@usasma: Since uploading those logs, I've updated to the latest ATI drivers, which also updated the Coprocessor driver, and it's not being flagged in device manager any longer. I have no \Minidump or memory.dmp file, for whatever reason when it crashes, it just goes to bluescreen and doesn't record anything (even though I have recovery settings set to do so). Note: I've also already run a full chkdsk, as well as a memtest on the system, everything came up clean.
@Vir Gnarus: I have a Crucial M4 SSD, I'm downloading the new firmware as we speak. Thanks for the help.
I also visited Windows Update, and it said I only have 1 important update, which will be installed during system maintenance.
I have both a wireless logitech mouse and keyboard, they are working fine, however- and I didn't install any drivers for them, they 'just worked'... should I still bother to upgrade the drivers?
I also noticed that this BSOD happens mainly when I leave my computer alone for a couple minutes (If I'm actively using it, I won't have any problems... I walk away for 10 minutes and I'll come back to a BSOD).
Well, I left chkdsk running on my g: drive, and left the house for about 3 hours, and came back to.... a still up and running PC! So maybe we're good to go here- Normally if I would've left the PC running I would come back to a BSOD. Potentially solved, just running chkdsk on my other drive now.
@Corrine: Thanks, I've worked in IT Support for a few years so I know the more info you give, the better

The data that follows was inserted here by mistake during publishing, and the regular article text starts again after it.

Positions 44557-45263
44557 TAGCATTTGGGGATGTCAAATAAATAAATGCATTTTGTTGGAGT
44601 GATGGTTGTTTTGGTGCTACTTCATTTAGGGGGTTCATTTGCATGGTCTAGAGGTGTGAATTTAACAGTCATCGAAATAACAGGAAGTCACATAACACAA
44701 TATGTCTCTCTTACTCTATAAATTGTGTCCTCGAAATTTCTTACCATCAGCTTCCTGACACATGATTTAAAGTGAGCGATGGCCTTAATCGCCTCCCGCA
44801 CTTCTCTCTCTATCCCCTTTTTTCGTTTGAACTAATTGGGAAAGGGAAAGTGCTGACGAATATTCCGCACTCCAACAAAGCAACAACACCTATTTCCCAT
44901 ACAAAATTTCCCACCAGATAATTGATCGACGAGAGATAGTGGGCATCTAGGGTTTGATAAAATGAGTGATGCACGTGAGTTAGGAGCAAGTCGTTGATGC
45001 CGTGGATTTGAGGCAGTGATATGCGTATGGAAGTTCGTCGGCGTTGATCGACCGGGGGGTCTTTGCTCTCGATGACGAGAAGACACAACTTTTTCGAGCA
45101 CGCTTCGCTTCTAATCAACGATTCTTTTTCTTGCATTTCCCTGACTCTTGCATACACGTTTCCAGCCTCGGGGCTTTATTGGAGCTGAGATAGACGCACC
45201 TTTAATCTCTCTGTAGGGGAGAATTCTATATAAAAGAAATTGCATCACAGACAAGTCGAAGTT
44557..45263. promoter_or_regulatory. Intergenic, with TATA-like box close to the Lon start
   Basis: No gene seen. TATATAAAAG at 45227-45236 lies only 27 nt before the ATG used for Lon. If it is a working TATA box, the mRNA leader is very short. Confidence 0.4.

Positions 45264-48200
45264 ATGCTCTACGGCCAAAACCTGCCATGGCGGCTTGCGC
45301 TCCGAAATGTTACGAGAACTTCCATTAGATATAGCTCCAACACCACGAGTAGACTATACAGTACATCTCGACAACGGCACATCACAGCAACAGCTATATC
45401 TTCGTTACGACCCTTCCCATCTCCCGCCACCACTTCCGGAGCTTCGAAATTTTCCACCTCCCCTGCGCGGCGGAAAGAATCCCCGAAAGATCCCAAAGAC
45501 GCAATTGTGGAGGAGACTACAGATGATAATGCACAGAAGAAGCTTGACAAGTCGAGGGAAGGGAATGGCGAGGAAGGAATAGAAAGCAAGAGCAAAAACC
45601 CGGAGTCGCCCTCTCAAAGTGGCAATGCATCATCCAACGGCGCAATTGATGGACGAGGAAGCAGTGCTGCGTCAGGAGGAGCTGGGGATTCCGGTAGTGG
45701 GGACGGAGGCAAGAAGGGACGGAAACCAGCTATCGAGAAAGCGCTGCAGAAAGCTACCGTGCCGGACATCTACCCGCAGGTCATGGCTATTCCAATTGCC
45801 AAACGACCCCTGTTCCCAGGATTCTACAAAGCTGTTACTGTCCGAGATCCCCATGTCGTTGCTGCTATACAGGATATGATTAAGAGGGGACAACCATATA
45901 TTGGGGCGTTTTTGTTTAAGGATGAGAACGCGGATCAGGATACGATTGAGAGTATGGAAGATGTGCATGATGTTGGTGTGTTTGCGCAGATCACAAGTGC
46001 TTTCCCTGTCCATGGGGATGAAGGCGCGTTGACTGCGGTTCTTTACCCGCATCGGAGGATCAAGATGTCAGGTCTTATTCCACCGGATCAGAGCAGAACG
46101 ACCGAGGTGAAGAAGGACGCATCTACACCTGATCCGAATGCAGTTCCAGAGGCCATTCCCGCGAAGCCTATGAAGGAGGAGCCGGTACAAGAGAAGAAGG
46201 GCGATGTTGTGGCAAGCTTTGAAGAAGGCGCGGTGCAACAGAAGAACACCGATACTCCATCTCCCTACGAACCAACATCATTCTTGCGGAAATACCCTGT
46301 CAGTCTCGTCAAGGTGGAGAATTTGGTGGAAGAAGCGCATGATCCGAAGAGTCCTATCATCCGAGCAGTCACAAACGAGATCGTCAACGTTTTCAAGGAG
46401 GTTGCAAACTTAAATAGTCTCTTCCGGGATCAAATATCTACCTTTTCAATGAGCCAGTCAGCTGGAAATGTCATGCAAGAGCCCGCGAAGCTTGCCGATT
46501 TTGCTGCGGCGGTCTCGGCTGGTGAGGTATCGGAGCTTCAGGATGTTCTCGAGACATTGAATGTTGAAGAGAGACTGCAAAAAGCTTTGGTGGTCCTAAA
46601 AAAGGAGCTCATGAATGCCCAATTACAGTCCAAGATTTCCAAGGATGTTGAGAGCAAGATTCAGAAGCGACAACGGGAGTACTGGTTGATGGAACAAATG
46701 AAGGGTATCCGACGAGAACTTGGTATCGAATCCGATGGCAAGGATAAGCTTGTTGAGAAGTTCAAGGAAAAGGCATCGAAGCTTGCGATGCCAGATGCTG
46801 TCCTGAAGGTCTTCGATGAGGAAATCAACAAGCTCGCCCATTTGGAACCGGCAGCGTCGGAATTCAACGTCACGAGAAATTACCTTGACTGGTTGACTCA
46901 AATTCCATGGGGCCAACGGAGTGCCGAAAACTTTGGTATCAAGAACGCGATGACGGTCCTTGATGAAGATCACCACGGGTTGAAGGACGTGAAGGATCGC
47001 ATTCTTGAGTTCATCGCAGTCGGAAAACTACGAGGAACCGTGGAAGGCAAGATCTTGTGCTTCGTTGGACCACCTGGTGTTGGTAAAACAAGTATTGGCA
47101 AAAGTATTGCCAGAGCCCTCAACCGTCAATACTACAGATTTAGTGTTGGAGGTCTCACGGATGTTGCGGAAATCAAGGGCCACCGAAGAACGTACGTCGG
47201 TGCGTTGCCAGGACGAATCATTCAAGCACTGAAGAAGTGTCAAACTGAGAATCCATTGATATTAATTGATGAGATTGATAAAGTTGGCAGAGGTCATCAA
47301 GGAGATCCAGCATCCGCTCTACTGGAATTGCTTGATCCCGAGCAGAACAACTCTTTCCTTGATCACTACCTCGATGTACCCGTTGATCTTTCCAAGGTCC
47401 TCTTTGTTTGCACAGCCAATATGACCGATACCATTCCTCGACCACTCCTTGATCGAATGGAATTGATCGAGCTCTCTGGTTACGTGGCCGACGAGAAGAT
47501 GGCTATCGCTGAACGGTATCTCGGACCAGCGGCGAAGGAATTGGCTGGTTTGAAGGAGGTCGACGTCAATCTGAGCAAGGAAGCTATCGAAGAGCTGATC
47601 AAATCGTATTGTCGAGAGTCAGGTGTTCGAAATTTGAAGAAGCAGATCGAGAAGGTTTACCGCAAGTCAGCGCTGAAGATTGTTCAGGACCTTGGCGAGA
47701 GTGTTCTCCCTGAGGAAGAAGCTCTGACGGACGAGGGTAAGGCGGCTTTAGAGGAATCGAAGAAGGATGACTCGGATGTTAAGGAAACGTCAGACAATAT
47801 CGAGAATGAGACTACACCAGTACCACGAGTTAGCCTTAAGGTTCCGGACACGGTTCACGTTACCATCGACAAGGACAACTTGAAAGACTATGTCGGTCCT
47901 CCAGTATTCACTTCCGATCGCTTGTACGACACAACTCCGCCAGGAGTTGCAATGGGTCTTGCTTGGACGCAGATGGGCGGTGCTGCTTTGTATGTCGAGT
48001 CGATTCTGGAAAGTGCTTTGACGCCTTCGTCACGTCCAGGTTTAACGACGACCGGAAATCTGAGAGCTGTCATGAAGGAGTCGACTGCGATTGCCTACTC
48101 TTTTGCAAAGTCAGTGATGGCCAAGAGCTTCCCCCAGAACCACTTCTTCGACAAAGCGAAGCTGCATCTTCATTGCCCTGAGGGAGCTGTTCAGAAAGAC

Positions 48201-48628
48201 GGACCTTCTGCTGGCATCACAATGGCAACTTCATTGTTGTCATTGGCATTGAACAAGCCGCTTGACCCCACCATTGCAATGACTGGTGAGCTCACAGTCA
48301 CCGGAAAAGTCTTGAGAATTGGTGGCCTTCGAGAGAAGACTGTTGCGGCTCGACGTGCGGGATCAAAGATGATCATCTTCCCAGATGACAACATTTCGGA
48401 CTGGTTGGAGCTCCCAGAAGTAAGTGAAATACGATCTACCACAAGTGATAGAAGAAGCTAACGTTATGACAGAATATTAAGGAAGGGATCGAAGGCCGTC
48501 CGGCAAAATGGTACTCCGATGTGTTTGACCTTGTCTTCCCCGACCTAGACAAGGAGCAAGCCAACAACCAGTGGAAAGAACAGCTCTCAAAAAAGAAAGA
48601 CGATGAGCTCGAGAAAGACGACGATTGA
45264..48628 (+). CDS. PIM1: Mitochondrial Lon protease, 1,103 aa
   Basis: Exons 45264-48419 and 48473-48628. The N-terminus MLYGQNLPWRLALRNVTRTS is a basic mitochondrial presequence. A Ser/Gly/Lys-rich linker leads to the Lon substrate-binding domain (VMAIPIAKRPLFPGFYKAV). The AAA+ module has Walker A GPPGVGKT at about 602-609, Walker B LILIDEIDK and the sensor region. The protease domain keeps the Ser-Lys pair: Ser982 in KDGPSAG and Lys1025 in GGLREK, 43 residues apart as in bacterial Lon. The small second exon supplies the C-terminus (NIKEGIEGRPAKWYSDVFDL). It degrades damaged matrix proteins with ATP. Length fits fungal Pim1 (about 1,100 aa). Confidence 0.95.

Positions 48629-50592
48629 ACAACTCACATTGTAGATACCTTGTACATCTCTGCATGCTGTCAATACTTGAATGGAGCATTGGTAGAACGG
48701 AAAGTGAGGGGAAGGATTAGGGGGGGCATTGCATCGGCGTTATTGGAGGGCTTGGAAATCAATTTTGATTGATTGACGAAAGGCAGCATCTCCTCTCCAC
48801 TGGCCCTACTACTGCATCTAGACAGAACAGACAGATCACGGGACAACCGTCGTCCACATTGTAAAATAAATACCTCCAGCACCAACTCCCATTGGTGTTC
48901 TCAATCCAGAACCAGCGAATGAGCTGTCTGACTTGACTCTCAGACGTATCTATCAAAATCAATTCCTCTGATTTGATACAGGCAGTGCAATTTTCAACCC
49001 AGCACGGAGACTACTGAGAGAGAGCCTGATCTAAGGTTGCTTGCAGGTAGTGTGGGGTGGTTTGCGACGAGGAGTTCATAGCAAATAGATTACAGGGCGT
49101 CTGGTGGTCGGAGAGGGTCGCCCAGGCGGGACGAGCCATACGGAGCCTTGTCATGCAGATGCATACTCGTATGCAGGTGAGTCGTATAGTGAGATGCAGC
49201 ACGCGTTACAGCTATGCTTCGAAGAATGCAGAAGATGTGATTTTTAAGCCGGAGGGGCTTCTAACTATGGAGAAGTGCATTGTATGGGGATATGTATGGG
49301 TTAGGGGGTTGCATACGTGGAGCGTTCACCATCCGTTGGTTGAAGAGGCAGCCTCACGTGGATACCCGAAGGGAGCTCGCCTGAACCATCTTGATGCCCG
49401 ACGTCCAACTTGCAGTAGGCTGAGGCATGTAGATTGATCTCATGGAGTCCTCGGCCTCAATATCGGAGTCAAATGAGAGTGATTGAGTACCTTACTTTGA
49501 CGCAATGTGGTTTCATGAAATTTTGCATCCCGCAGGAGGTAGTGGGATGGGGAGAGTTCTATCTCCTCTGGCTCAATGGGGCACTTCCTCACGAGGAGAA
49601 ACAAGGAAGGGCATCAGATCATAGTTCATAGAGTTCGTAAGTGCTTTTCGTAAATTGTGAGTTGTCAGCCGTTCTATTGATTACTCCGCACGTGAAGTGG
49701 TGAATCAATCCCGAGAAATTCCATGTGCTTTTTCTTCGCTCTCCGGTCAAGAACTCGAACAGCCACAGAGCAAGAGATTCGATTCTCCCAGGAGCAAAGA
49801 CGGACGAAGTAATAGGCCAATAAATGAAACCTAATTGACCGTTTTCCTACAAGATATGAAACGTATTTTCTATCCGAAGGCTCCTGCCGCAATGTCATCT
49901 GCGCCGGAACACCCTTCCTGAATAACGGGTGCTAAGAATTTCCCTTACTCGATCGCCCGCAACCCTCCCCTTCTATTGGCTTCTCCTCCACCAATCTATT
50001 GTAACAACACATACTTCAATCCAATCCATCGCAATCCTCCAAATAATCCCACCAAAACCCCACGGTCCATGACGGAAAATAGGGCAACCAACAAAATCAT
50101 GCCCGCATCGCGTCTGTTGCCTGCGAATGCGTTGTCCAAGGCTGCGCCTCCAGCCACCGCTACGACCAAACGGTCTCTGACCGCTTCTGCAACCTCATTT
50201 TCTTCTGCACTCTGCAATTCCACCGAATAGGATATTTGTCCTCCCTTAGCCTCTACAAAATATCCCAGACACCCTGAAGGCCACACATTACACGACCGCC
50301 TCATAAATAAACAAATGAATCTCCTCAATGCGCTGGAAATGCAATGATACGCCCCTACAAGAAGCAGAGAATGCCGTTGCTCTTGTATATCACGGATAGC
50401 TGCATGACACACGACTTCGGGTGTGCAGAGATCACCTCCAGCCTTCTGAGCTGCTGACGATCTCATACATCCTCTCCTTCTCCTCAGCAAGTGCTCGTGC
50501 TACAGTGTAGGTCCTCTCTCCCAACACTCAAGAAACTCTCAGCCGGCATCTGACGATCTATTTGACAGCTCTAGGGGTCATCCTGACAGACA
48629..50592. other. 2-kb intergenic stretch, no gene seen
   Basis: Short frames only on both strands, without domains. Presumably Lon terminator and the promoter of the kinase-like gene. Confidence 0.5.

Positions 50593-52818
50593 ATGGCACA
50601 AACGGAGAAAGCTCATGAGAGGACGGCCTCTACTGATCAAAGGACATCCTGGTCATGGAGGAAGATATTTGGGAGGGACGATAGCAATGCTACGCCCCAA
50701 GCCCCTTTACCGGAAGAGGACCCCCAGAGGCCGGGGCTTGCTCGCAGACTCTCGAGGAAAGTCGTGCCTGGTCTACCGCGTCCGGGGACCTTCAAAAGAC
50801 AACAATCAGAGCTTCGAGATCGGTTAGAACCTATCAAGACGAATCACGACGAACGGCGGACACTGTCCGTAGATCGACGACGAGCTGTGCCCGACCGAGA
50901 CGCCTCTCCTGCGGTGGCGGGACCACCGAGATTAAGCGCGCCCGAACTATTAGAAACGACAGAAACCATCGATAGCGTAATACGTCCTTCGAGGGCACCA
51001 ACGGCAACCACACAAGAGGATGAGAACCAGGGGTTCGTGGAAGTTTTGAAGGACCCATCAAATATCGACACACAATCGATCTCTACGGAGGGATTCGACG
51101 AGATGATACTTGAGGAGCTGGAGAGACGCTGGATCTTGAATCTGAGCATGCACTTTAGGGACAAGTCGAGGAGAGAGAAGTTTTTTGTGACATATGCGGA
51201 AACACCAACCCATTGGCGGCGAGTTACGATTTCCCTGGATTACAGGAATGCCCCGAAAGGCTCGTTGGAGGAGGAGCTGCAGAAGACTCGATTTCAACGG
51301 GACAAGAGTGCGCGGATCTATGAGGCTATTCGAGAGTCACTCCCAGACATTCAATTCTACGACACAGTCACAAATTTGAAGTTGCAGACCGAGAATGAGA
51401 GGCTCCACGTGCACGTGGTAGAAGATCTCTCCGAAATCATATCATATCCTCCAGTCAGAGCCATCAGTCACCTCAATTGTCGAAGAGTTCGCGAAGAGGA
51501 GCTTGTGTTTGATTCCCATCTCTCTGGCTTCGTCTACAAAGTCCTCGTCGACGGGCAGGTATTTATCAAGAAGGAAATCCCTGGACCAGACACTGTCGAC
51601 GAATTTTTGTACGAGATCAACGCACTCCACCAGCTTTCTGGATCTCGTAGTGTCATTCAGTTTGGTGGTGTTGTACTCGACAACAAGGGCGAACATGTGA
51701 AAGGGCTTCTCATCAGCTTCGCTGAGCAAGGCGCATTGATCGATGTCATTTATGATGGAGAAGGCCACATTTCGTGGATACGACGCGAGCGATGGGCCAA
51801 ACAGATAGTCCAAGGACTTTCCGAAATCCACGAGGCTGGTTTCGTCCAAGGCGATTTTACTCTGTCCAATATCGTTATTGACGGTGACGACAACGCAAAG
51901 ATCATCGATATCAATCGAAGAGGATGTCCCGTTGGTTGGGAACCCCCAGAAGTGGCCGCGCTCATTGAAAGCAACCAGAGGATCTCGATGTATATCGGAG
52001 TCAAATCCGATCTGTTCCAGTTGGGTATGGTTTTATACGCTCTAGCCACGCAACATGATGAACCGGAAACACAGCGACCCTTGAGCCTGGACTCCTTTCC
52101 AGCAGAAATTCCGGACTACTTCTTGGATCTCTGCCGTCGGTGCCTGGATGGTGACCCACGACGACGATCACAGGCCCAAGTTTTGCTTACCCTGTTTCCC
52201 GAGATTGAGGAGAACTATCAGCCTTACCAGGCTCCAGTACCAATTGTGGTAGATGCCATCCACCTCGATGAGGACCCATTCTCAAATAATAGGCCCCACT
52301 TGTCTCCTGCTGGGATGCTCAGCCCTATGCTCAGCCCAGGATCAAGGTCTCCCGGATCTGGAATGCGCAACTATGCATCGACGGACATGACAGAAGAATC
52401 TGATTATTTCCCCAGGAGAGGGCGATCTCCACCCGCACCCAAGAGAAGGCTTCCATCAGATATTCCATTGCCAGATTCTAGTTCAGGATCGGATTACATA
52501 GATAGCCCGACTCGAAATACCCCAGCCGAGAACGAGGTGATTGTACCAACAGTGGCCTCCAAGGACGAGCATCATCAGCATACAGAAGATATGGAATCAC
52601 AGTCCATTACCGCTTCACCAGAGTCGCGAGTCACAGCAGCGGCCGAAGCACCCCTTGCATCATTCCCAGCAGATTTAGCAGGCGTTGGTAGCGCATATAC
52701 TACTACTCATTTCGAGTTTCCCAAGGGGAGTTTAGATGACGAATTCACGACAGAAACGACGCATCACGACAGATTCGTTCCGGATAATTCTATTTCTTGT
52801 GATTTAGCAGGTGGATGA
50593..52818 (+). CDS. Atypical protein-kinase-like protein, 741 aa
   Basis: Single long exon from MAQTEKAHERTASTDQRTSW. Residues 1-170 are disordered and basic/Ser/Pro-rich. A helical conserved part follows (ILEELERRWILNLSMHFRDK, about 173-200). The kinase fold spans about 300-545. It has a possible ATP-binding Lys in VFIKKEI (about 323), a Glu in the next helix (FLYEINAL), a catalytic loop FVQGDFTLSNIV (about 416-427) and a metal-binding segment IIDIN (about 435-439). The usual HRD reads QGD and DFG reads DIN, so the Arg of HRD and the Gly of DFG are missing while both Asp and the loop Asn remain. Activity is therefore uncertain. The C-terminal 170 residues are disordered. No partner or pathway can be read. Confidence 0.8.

You must run chkdsk /r /f on the Lenovo drive - and the hard drive diagnostic ( http://www.carrona.org/hddiag.html )
This is the drive that's spitting out problems in event viewer - so it's the one you've gotta test.
While a failing drive can still work (thanks to very robust error checking mechanisms in the drives and in Windows), they can also cause BSOD's and can even make the system fail to boot.
Thanks usasma, I did run chkdsk /R /F on the G: (lenovo) drive, unfortunately I didn't grab a screenshot and closed the window. I'm fairly sure it came back with 0 bad sectors/looked "clean". I'll run the hddiag tool once I'm done running chkdsk on my other drive.
If it passes the hard drive diagnostic test, then I'd suggest watching to see if you get any more of those errors in event viewer.
If so, then something's causing them - and we'll have to try and figure out what it is.
Another option is to disconnect the Lenovo drive and see if errors come back.